Despite ongoing COVID-19 pandemic, Milford edges one step closer to a new police building

Public hearing scheduled for Dec. 14; referendum in January

Emily Lytle
Dover Post

At the start of the COVID-19 pandemic, Milford Police Chief Kenneth Brown decided to halt discussions around a new police building, saying, it "just wouldn’t be fair” to ask the public to support a referendum during a time of infinite uncertainties. 

That was more than six months ago, and now, the project is once again on the table. 

Milford City Council passed a resolution Oct. 12, which rescheduled the public hearing for Dec. 14. City Clerk Terri Hudson said the referendum vote will be scheduled after that meeting, likely for the end of January 2021.

The new 30,000 square-foot building and 4,000 square-foot maintenance building will be constructed on a new site directly across the street from the current Milford Police Department on Front Street (Route 14).

Since the original estimate, the cost of this project has increased by about 3% or $500,000.

The site plan for the new Milford police station at the corner of Front Street (Route 14) and Fourth Street.

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During a Sept. 28 committee meeting, Brenden Frederick of Becker Morgan Group said the increase to about $18.9 million is largely due to soaring costs of construction materials. Typically, large projects like this can see increases up to 10% with every year construction is delayed, he said. 

During that meeting, Finance Director Lou Vitola said they do not have an estimate for how much this project will raise the average resident’s taxes. Back in March, it was a $200 increase per year for the average homeowner, Hudson said in an earlier interview. 

Beyond the construction cost, time is ticking as the police department continues to face safety and space challenges in the old building. Just this year, Brown said the station needed major repairs to the roof and invested about $10,000 into a new air conditioning system for the dispatch area.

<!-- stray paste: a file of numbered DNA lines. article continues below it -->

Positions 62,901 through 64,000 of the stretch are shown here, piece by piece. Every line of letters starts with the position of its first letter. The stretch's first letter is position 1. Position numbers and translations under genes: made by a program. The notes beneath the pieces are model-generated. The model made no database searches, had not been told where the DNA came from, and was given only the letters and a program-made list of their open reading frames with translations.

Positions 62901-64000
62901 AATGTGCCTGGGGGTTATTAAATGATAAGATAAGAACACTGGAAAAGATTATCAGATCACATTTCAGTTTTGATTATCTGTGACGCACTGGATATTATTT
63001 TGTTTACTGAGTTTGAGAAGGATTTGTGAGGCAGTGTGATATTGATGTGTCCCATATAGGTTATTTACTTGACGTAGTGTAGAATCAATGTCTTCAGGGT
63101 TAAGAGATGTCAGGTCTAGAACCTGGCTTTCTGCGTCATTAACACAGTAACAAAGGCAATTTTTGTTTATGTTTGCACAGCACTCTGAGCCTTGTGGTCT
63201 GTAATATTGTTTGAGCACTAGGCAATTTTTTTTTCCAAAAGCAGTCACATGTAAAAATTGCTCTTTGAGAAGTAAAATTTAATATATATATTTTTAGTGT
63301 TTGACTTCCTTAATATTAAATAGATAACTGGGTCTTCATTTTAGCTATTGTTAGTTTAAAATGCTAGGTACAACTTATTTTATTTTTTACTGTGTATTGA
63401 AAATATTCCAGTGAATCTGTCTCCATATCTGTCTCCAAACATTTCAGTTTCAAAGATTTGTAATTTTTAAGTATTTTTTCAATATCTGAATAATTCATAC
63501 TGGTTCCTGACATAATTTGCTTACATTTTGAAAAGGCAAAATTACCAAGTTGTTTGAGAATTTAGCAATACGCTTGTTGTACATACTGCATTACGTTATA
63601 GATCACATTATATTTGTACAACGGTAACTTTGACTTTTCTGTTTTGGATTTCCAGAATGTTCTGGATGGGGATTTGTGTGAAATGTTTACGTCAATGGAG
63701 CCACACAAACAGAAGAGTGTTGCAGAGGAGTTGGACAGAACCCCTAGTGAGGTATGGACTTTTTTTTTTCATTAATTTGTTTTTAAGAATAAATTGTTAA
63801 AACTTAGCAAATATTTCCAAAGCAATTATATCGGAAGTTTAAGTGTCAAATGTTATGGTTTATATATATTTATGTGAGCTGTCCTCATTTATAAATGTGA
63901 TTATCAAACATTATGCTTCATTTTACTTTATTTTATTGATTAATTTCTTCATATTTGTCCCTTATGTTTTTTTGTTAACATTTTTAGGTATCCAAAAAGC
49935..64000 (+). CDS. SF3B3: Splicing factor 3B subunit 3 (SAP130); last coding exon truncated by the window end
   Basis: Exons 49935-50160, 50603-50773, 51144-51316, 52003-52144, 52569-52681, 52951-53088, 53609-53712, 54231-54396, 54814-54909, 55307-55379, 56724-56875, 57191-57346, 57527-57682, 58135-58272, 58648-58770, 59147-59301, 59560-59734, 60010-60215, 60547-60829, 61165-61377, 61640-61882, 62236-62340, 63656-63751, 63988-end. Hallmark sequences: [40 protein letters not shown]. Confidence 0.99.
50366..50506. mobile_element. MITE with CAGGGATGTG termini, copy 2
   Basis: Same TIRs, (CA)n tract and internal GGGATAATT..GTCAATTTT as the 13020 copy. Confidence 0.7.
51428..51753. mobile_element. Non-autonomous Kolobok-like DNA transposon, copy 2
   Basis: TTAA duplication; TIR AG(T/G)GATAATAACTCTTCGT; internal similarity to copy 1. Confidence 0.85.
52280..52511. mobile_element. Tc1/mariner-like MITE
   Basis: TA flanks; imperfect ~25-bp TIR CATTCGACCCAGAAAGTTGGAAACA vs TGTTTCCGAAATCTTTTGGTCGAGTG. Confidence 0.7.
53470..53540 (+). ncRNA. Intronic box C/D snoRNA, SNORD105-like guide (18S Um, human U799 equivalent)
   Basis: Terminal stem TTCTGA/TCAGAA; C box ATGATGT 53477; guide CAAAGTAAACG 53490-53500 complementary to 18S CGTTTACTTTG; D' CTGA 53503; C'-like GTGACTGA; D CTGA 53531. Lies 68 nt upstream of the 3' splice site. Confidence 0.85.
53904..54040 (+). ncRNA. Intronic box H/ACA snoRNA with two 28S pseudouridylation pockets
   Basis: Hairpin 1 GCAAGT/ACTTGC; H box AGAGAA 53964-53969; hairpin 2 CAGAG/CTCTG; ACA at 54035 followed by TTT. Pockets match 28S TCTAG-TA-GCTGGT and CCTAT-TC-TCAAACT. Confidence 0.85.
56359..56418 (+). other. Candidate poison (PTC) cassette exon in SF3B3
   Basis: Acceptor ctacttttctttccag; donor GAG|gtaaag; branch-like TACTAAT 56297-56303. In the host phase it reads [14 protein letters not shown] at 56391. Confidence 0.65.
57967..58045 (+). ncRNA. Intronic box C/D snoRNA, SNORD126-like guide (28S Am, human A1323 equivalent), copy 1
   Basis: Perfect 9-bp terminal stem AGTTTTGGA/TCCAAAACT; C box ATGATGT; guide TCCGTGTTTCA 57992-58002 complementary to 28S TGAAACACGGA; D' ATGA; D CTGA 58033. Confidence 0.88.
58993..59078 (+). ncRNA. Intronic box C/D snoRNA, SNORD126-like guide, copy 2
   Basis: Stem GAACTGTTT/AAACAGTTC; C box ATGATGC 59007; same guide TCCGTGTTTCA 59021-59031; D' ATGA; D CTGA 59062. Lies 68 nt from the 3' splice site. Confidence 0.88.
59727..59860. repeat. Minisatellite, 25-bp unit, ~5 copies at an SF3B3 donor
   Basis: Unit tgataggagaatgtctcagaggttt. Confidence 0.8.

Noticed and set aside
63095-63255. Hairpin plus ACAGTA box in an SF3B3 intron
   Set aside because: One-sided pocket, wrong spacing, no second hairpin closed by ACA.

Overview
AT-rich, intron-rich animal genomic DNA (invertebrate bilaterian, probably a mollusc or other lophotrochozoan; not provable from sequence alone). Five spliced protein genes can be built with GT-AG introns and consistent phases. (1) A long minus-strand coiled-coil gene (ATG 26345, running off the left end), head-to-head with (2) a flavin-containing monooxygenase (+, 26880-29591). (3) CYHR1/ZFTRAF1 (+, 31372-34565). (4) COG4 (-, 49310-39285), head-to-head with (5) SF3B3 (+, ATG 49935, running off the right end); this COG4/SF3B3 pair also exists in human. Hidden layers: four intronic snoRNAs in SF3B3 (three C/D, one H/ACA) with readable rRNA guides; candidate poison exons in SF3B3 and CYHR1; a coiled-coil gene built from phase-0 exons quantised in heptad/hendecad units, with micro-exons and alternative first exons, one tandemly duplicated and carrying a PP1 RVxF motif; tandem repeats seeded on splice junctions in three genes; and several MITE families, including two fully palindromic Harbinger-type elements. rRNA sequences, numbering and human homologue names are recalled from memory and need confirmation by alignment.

“These things are just constantly hitting us,” he said. “We just really need to get this done.”

The needs

In addition to creating more space for a force that has nearly doubled in size since the first station was built, Brown said there are serious safety issues.

Kenneth Brown, Milford's chief of police, wants his department to have the resources necessary to keep his officers safe and help them reach federal accreditation.

He said the biggest problem is a lack of a sally port, a secured garage-like building, where officers can bring a person who’s been arrested. The sally port helps prevent escapes while an officer is taking a suspect from a patrol vehicle to a holding cell.

In today's setup, police take defendants across a parking lot and through the station where they have access to all areas, including those with civilian employees.

Perhaps even more concerning is the risk defendants pose to themselves, Brown said. If they try to escape while in custody, they will either head toward Route 14 or the river with their hands still cuffed behind their backs.

He pointed out that just last month, a man died in Florida after breaking free from police and jumping into the bay.

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“The city is very much liable for these things,” Brown said. “We do everything we can to keep them from happening, but the city as a whole is not doing everything they can if they don't provide an adequate facility to do this work.”

In a time when police departments are facing heightened public scrutiny, Brown said it’s more important than ever that his department is also federally accredited.

One thing keeping Milford from accreditation is the requirement that the department separate juveniles from adults and men from women – not only visually, but by sound. 

“There’s nowhere in this building that you can go to separate by sound,” he said.

He added that the lack of accreditation raises insurance costs, as well as more importantly, not meeting standards expected by the public or government officials.

“They’re almost demanding that you be accredited," Brown added. "When your facility won’t allow you to do that, it’s sad." 

The department has made adjustments over the years, including converting a workout room into a locker room for officers and buying an old auto shop across the street to create more offices.

In the winter, they bring in blankets for days that don’t reach past 59 degrees, and in summer, they plug in as many standalone cooling systems as the electrical outlets will allow.

Now, Brown said their resources are stretched thin, and with the current timeline, he doesn’t expect to be inside a new building until 2023.

For more on the plan, visit https://milfordpoliceplan.com.